Business Loan APR: How to Easily Calculate Your Loan Cost
When applying for any type of business loan, the APR is an important factor to consider, as it affects the total repayment amount, including origination fees and monthly upkeep charges.
The APR for your small business loan represents the total cost of your loan on an annual basis. If you’re taking out a loan to fund your company’s growth, it’s crucial to weigh the small business loan APR as part of the overall cost.
If you want to learn more about typical business loan APR rates, keep reading to find out how you can be prepared for this part of the application process.
What is Business Loan APR?
APR stands for annual percentage rate and refers to the annual rate that you’ll be charged by your chosen financial intuition when you take out a business loan. The APR for your small business loan includes all fees associated with your loan, including origination fees and interest.
While some small business owners look only for low monthly payments and interest rates, understanding small business loan APR rates can give you a better understanding of your loan cost. Essentially, APR is your business loan interest rate, plus any fees associated with your loan rolled into one number.
It’s possible that one small business lender could offer lower interest rates than others, but their additional service fees might make the loan more expensive than a lender with higher interest rates but no extra fees. That’s why it’s important to compare the APR and not just the interest rate.
When determining the APR for your loan, your business loan lender will use factors like your credit history, approved loan amount, loan term and state of residence. They are required by law to disclose your APR when issuing a small business loan.
When reviewing your loan’s APR, know that it’s an annual cost that will be paid when you make your monthly loan payments.
How Does Business Loan APR Differ From Personal Loan APR?
Personal loans and business loans operate slightly differently. To get approved for your personal loan, your personal credit score and history are reviewed. In comparison, to get approved for a business loan, both your personal and business credit scores are reviewed—making a business loan slightly more difficult to obtain.
In terms of APR, the percentage range for business loans is slightly different than that of personal loans, though your exact APR is dependent on your lender and financial history. However, for both loan types, APR should be considered prior to accepting an offer.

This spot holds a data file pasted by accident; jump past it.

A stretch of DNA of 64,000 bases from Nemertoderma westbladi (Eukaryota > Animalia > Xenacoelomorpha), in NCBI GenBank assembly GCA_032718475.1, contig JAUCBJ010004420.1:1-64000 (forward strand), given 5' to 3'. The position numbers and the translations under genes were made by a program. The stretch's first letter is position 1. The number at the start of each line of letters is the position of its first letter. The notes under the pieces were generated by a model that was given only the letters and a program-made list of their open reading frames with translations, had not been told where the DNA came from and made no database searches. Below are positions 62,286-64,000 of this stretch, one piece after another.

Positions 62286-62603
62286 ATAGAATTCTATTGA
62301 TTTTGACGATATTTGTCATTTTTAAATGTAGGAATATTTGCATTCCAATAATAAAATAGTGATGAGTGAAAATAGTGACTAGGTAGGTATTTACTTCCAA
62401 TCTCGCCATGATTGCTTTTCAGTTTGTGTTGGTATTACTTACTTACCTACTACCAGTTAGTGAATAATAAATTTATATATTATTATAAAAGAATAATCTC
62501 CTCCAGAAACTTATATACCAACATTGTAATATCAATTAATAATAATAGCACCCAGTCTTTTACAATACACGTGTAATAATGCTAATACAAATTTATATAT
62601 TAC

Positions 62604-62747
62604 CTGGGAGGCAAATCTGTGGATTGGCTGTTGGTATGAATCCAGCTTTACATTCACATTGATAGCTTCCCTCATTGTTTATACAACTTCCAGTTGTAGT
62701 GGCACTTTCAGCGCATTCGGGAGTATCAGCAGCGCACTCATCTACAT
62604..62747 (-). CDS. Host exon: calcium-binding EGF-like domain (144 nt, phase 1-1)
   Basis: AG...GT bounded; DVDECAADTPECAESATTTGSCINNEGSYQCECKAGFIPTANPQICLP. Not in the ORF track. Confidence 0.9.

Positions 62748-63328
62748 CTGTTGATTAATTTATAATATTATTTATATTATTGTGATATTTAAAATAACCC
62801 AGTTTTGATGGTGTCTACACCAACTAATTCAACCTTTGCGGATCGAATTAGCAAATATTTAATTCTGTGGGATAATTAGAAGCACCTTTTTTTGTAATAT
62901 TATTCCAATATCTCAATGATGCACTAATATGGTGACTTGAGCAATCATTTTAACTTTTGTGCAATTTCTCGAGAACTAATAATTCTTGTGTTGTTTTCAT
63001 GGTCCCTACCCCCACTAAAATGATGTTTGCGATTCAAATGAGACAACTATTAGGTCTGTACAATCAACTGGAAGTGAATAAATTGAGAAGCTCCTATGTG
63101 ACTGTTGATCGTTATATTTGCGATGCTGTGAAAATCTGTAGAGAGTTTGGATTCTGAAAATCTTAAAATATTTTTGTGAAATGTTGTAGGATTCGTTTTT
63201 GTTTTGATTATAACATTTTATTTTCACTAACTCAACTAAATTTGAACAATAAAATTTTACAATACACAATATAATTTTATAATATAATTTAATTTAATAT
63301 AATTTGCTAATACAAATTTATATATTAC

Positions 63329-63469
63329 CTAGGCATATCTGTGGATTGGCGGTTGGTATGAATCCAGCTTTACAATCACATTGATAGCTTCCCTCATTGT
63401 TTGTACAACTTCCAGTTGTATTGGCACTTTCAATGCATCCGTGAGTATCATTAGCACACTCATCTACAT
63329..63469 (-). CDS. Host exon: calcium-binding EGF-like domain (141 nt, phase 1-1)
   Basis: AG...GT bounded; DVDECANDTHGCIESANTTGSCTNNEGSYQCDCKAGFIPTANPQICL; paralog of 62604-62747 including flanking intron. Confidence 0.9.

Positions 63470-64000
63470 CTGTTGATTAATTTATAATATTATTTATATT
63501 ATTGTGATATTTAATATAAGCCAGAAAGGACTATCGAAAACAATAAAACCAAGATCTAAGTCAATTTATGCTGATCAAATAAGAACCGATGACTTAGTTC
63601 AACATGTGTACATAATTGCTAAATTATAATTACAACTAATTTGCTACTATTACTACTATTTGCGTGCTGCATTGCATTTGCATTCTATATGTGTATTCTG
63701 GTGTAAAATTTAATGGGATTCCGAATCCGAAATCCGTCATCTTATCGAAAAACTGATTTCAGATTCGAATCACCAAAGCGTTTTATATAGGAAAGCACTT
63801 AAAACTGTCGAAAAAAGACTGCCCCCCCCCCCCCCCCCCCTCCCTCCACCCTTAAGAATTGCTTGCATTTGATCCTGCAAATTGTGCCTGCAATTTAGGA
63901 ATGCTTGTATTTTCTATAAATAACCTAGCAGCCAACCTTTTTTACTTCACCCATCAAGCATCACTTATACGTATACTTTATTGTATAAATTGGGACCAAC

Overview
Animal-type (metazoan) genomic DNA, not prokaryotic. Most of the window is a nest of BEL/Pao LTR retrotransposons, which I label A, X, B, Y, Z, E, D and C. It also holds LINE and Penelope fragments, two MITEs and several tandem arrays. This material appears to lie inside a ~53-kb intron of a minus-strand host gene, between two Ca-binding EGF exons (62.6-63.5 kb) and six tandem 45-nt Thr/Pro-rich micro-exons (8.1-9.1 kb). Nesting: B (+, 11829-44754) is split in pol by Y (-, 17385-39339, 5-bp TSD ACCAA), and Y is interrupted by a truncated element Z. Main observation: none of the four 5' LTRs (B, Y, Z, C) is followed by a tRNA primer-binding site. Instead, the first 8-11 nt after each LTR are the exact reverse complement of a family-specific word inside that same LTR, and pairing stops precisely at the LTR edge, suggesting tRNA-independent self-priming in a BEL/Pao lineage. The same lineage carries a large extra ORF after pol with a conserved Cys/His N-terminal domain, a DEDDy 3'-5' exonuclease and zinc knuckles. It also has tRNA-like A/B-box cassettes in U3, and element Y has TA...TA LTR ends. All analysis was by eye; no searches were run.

What Are The Most Common Business Loan APRs?
Similar to fixed or variable interest rates, business loan APRs can either be fixed or variable. While a variable business loan APR could be lower than loans with a fixed rate APR, opting for a variable rate means that your APR is subject to change.
Lending to small businesses is risky for banks. Since lender’s funds are less secure when they lend to small business owners, small business APRs tend to be somewhat higher than those for personal loans.
Many business loan lenders offer competitive APRs to attract new customers, so it’s prudent to compare rates. Here are the average business loan APRs of some popular lenders:
- American Express: 6.98% to 19.97%
- Wells Fargo: 7.00% to 22.99%
- SBA Loans: Varies between Prime Rate + 2.25% and Prime Rate + 4.25% depending on term length and business revenue amount.
How Do I Know If I Have “Good” APR For My Small Business Loan?
Your small business loan APR will be determined partially by your financial history, although your lender will ultimately determine how favorable your APR is. To determine if you’re getting the best APR for your business, consider the following:
- Have you compared rates among all available lenders? Because you’ll be quoted a different rate depending on your business size and credit history, the only way to know what if you’re getting “good” APR is to compare quotes between lenders. Try getting information from a mix of traditional lenders and online lenders so you have different rates to compare.